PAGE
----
A weekend conference has given me more fodder to contemplate the creative process. My partner and I attended Panoply 2015, the biennial conference of Ontario Handweavers and Spinners. Overall it was a fun and relaxing time. I dabbled in workshops, completing the Gnarled Roots cowl shown above with Cheryl Roberts from Fullin’ Woolens, visited friends and plodded through without much serious introspection until the final address, given by a fibre artist from Michigan.
After a career that touched on modern dance and science, Amy Tyler says she left academia to make hand-spun yarn, create knit designs and teach fibre arts. But the rhythm of dance and patterns of nature continue to influence her creations, as evidenced from some of the gallery images on her business website, Stone Sock Fibers.
Particularly striking are the wall-hanging, Petosegay, and afghan, Wool Into Stone. They’re inspired by Petoskey stones, a kind of fossilized coral, the best examples being found in Amy’s home state, Michigan. She fashioned large knitted disks then sewed them together to create a mesmerizing pattern.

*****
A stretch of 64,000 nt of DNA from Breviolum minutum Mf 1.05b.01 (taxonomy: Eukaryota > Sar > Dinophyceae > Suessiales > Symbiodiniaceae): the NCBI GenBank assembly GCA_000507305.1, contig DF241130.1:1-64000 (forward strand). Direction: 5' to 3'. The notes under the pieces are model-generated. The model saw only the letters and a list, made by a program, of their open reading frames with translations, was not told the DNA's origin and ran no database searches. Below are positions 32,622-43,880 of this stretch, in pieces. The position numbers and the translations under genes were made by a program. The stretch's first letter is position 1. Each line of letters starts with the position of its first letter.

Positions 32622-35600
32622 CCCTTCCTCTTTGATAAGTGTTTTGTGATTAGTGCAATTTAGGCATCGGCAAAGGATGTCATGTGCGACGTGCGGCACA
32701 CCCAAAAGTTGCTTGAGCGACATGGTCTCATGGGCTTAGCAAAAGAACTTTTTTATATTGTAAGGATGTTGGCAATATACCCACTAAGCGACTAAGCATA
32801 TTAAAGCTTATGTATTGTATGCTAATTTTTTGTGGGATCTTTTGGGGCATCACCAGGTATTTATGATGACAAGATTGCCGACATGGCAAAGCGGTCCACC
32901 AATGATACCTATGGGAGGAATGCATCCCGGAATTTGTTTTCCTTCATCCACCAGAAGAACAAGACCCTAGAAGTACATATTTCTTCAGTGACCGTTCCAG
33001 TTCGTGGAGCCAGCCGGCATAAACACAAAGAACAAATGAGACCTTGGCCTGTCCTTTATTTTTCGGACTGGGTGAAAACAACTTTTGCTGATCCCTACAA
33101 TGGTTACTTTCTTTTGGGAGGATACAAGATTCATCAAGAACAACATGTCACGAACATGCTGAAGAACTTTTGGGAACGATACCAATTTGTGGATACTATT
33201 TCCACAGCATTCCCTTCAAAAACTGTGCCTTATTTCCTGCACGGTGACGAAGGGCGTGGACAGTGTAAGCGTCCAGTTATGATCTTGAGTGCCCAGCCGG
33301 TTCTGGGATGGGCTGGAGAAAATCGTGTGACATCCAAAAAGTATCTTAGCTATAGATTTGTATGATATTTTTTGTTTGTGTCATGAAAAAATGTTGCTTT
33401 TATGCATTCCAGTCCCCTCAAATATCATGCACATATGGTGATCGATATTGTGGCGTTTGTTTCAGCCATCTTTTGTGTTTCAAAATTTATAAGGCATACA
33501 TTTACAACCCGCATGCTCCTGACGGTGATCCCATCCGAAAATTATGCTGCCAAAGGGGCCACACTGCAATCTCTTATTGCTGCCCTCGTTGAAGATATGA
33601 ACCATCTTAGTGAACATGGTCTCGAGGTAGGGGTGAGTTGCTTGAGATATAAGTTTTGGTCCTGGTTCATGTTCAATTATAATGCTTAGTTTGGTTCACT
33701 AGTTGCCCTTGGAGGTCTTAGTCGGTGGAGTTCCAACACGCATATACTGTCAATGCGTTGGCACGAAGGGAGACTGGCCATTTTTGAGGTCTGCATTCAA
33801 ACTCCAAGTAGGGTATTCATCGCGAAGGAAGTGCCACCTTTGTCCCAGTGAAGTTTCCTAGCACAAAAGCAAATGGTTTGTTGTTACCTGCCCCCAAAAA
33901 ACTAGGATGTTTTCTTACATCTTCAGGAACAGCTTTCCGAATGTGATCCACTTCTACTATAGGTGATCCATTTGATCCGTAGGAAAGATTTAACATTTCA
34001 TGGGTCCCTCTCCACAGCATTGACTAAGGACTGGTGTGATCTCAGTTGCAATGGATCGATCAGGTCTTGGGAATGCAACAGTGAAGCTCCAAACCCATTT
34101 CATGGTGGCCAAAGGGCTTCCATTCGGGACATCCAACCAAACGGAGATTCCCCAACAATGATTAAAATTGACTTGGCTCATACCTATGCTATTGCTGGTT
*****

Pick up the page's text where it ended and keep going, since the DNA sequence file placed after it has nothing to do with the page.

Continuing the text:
Where I grew up on the shore of Lake Erie, we found countless fossils on the beach, though none of this particular type. The first time I encountered it was more than 20 years ago in the poetry of Luci Shaw, who had a book of poems published under the title Polishing the Petoskey Stone. She tells of picking one up, spitting on it to reveal the pattern, then carrying it with her on a trip across the continent, polishing it against her denim jeans.
The second day it starts
to shine like glycerin soap. As I buff it
smooth, the print rises to the surface—
the silk stone honeycombed with
eyes opening from a long sleep
between lashes of fine spines. Born
eons ago in a warm sea over
Michigan, buried in a long, restless
dream, now the old coral wakes
to the waves of cloth.
I met Luci at a writing conference in about 1994. I credit her with inspiring me to begin writing poetry. Her use of nature as a subject and metaphor is mirrored by writers who have become even more important sources of inspiration: Annie Dillard, Wendell Berry, Barry Lopez and Mark Doty, to name a few. Writing poetry became an important mode of expression and helped me work through a traumatic period of my life.
It was a coincidence to discover Amy, another creative person, connecting the Petoskey stone with cloth, but I also note some irony. My life and beliefs have changed radically since 1995. At the time I was trying to launch a freelance writing career, an ambition that only reached fruition recently. All the while and for the past 350 million years, Petoskey stones have been lying under the surface, waiting to catch my eye. Perhaps it’s a call to rouse from my own restless dream.
I’ll reflect in more detail on Amy’s lecture in my next post.